The Art of Interview Preparation and Why You Should Do It

James Cole August 20, 20195 mins read

One of the things that attracted me to work for Morgan McKinley was that the firm is globally committed to a what they like to call Career Partner.

Your recruiter asked you to come in to prepare you for your upcoming interview for the second or even third time? Why wouldn’t they just give you a list of questions to practice and prepare and send you on your way? Preparing for the interview can’t possibly be that important. It’s all about the job interview itself, isn’t it?

Why prepare before going to your job interview?

The aim of the interview prep is to highlight any particular areas of development that we can hopefully iron out before you go into interview with the hiring manager to give you the best possible shot. 
When we prepare you for the interview, you also receive an in-depth Interview Preparation Guide from us with everything there is to know about interview preparation. 

Let me tell you, yes the interview prep might come across as tedious, but during these sessions a good recruiter is looking to see how you answer a question. They are looking at so much more than just the words you use, they are looking at the way you hold yourself, the tone you speak in, the volume of your voice and how you come across as you answer questions etc.

Common things we notice (before we even get to the Why):

Eye contact

This might not seem like a big one but believe me, if you spend the interview looking at the floor, ceiling, walls etc. you aren't going to impress the hiring manager.

Speed of speech

Many, especially when nervous, tend to speed up their sentences without realising a lot of the time (unless of course you run out of air, then you will likely notice). This can once again make it difficult to hear the point you are trying to get over.


This can quite often go either way, some will speak too quietly meaning it's very hard to hear what you are saying, and if the role involves you speaking to stakeholders etc. you can guarantee that the hiring manager won't feel comfortable leaving you with them - the same goes for speaking too loudly... It can be a little off-putting.


People want to hear the excitement in your voice when you are describing achievements or pieces of work you have completed. If you are talking about something you are truly proud of, there's a good chance you are showing your interest and enthusiasm, are smiling, and creating a positive vibe around you - this will engage the hiring manager with your answers.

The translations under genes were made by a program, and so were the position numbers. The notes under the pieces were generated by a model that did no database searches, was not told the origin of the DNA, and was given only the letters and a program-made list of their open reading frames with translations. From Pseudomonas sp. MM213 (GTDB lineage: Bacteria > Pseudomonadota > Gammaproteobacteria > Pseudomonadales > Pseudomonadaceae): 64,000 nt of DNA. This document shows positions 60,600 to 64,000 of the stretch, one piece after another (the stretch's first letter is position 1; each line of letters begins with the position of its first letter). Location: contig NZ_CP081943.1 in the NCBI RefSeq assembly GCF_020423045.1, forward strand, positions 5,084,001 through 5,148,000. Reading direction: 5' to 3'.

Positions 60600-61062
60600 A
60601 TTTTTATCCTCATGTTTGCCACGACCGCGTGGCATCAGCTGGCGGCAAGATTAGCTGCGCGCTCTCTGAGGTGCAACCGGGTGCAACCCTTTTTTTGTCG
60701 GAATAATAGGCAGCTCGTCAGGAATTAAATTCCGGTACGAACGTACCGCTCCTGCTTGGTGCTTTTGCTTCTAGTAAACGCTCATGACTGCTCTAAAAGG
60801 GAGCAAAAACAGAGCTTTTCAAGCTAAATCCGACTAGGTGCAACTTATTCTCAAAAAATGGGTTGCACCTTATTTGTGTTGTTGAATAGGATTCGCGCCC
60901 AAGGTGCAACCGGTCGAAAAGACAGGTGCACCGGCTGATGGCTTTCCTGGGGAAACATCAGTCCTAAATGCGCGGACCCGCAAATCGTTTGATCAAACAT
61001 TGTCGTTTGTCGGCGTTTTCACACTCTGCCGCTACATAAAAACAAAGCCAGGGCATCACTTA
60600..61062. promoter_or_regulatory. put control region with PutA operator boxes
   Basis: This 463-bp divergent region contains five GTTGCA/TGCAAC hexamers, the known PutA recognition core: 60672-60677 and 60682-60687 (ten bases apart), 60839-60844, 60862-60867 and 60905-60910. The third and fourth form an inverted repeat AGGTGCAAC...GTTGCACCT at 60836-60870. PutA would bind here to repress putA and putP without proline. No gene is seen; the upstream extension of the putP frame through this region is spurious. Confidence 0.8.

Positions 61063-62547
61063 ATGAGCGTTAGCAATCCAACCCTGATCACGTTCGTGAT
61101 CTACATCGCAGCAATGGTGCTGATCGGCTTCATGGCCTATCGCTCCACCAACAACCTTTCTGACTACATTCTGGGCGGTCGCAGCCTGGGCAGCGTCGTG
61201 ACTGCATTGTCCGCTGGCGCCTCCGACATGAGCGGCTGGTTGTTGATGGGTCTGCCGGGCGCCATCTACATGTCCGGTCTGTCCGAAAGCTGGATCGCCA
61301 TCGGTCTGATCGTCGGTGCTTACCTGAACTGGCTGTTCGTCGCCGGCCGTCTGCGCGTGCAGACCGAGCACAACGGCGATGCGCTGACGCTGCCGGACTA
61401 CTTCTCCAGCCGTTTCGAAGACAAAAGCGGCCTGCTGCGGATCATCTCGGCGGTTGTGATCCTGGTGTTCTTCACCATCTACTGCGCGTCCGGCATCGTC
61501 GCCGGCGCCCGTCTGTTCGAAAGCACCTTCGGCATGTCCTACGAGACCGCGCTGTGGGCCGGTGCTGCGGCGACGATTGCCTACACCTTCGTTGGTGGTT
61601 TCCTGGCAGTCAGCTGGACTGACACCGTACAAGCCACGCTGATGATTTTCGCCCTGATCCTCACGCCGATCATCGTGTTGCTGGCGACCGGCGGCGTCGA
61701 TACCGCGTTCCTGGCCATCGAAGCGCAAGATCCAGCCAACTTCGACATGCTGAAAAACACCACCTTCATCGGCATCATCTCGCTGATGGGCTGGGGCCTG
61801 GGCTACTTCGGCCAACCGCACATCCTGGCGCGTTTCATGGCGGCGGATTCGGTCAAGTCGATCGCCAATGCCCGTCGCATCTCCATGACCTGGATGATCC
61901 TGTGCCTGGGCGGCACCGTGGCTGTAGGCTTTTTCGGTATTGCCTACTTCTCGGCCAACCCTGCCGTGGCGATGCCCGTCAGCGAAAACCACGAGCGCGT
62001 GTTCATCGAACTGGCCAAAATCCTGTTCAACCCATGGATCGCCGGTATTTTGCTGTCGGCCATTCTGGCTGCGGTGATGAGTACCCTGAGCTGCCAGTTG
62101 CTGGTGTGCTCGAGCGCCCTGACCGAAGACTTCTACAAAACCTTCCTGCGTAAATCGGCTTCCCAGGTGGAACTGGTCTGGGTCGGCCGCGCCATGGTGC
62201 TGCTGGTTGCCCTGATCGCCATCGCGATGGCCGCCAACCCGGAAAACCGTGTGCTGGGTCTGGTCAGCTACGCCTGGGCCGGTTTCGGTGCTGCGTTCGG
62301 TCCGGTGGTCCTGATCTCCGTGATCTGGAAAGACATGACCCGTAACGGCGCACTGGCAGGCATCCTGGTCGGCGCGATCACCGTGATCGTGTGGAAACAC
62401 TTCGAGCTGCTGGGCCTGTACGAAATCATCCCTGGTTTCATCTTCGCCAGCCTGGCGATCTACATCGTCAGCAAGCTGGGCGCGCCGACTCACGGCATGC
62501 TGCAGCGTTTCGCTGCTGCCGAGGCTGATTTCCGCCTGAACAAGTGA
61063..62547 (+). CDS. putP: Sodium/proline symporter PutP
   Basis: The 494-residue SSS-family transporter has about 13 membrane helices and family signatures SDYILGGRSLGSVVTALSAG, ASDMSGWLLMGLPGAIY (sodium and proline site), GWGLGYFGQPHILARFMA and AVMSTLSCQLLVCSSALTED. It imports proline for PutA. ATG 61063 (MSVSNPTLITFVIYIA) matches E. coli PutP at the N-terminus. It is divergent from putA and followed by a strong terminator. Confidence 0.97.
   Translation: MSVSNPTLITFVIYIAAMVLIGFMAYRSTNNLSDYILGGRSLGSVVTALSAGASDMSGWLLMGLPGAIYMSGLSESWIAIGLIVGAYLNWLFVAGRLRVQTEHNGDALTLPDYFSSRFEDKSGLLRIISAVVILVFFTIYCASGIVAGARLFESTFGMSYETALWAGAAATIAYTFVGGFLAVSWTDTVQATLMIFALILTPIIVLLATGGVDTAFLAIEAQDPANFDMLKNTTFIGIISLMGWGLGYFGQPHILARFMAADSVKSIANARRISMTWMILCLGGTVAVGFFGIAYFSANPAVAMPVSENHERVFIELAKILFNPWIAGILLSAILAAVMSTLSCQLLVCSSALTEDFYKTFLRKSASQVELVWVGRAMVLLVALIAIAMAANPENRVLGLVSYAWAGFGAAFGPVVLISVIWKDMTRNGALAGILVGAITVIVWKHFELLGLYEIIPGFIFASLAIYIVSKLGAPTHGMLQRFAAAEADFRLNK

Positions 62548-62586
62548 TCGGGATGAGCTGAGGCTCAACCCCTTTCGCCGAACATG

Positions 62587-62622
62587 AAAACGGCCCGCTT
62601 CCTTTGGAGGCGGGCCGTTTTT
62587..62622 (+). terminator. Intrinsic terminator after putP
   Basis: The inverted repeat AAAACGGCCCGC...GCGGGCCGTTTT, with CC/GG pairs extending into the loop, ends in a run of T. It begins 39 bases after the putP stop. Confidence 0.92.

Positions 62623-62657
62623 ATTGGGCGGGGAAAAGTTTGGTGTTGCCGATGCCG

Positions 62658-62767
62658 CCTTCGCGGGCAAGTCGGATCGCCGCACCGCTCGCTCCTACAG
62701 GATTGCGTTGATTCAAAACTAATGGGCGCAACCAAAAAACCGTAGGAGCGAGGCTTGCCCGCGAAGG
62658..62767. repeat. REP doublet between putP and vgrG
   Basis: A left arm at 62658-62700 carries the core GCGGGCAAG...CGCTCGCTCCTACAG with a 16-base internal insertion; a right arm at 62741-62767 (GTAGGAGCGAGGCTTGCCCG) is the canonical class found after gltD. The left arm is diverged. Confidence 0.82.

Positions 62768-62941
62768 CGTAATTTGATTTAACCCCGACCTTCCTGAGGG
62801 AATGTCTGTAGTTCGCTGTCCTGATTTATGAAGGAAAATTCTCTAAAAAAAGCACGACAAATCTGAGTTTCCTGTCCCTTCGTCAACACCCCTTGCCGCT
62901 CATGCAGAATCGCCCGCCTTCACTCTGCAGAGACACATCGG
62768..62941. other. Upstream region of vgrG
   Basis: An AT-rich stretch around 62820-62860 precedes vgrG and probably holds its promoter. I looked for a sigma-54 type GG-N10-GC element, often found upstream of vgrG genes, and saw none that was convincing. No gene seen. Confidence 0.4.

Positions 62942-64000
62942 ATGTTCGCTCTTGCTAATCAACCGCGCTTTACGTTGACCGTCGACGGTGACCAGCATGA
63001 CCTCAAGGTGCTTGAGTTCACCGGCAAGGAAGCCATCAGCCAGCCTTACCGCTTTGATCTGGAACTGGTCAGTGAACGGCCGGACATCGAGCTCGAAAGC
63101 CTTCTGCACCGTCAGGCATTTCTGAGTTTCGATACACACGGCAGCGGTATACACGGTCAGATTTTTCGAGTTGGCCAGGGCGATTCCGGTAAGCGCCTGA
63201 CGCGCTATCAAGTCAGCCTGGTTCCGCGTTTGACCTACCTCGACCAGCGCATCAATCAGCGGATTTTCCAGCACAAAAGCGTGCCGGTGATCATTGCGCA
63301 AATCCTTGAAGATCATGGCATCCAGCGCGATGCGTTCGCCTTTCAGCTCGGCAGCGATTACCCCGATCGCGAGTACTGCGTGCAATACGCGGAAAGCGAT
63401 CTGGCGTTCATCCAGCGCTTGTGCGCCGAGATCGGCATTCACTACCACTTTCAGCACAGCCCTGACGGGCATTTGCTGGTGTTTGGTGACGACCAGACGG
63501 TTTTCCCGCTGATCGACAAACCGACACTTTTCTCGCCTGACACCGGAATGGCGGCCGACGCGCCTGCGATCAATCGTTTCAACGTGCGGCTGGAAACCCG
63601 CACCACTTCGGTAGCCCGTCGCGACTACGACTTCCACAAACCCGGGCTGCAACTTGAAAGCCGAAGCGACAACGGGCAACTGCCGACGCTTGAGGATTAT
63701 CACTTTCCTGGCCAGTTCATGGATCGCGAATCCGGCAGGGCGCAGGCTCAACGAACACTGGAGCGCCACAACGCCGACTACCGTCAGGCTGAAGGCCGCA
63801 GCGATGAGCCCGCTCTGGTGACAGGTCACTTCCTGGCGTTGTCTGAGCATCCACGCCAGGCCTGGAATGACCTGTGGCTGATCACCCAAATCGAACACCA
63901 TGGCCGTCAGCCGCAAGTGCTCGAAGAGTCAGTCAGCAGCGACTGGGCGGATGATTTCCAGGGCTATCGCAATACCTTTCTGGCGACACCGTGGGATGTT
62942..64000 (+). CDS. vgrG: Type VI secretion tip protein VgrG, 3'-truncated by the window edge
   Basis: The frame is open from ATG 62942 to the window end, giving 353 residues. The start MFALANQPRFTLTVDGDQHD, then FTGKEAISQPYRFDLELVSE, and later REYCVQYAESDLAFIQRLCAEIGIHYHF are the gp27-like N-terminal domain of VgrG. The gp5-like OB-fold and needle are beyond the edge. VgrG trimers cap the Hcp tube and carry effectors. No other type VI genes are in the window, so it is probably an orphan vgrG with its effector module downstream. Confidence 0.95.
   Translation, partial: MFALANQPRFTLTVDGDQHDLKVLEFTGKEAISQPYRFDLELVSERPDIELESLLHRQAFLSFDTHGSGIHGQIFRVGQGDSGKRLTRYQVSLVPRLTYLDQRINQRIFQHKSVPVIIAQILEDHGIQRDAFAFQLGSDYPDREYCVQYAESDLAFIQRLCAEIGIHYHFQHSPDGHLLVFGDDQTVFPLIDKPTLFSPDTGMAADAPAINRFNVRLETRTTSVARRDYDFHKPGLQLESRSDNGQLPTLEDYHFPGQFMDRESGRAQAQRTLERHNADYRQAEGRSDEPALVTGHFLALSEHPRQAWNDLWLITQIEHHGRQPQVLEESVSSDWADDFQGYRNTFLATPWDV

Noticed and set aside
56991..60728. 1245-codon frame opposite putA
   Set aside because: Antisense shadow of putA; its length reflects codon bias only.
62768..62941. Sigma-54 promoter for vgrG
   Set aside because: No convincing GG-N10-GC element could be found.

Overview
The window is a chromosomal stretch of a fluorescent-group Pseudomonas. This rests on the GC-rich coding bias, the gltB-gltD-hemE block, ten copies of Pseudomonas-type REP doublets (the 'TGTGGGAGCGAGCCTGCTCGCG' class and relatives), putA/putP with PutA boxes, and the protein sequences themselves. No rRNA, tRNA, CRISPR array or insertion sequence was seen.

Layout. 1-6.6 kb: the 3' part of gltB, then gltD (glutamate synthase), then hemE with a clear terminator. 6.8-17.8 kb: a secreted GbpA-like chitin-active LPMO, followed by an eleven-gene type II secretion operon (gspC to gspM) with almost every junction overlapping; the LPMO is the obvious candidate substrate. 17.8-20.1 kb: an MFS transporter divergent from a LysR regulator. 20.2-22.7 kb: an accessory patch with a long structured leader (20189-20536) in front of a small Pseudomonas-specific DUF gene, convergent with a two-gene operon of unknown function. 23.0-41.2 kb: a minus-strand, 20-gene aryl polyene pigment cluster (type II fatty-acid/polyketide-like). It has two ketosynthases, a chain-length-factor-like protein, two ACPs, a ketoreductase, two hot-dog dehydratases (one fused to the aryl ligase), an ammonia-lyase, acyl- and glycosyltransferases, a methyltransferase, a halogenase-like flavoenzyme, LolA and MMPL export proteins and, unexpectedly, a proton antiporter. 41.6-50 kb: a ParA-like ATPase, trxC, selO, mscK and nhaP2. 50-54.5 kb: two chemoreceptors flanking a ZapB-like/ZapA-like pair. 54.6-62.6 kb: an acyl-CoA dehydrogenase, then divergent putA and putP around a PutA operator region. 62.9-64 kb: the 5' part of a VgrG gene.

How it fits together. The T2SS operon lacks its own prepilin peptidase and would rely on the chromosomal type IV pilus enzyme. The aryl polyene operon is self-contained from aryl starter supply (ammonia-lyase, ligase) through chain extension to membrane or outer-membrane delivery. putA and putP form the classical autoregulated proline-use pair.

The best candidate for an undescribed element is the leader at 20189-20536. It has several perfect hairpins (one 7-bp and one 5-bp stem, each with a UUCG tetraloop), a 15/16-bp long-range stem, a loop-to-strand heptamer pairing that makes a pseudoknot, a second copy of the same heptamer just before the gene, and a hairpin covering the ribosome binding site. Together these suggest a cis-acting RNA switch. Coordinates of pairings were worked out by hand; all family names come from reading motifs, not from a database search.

These are just a few examples of things that us as recruiters are looking for and, if we are doing our job well, we should advise and practise with you to ensure that you go in to the interview with positive body language. Hopefully you will have also eliminated any bad habits - you can then just focus on the answers you are about to give. 

Now onto the answer itself...

Often, when under interview pressure, people tend to freeze and panic slightly (don't worry, the majority do this). That half a second you pause, to you feels a lot longer, which once again increases the pressure you put on yourself. This quite often leads you to rush out an answer meaning some key points that might make you stand out against your competition are missed.

So what are we looking for when answering a question... 

At Morgan McKinley we adopt the STAR technique to answering questions. The STAR technique gives you a basic framework in which to answer a behavioural and/or situational question and helps to ensure that you cover all the points in detail. So what is STAR?

  • Situation: Here you are aiming to set the scene, you are looking to get across what the issue/ problem is.
  • Task: This part of the question would be looking at what you knew you had to do to correct the issue/problem.
  • Action: Is what you actually did to complete the tasks. If the task was to build your network/relationships in the business to complete a project on time, then the action is the meetings you booked, how you booked them and the research you performed to make the tasks happen.
  • Result: Probably one of the most important parts of the answer but often undersold. The result is your chance to shine. What did you do better than others who have sat in the chair you are interviewing in now? The aim here is to get over how much you have saved/made a business money or how you have improved a process etc. Try to give as much relevant detail here and if you are proud of the result don't be afraid to show it.

Now don't be worried, probably 80-90% of people I have in for interview preparation very rarely get the answer out in as much detail as they should on the 1st, 2nd or even the 3rd attempt. It usually takes at least 3 attempts on the same question/answer to relax, feel comfortable and give the answer in the right level of detail to make you stand out. Ultimately that's the whole point of the interview prep, this is your test run.

If you are going to make mistakes its best to make them in front of a trusted "Career Ally" who will give you advice on your answer and help you improve it. So hopefully when you enter the interview and you get asked the question your recruiter had you to practise multiple times, you are relaxed and are prepared to give an answer that will leave you feeling good about the interview process.

My advice

So my advice, if the interview preparation is offered... Take it! And if it isn't ask for it!

We provide our candidates with a fantastic interview preparation document, which you can download below.  

James Cole's picture
Consultant | IT Recruitment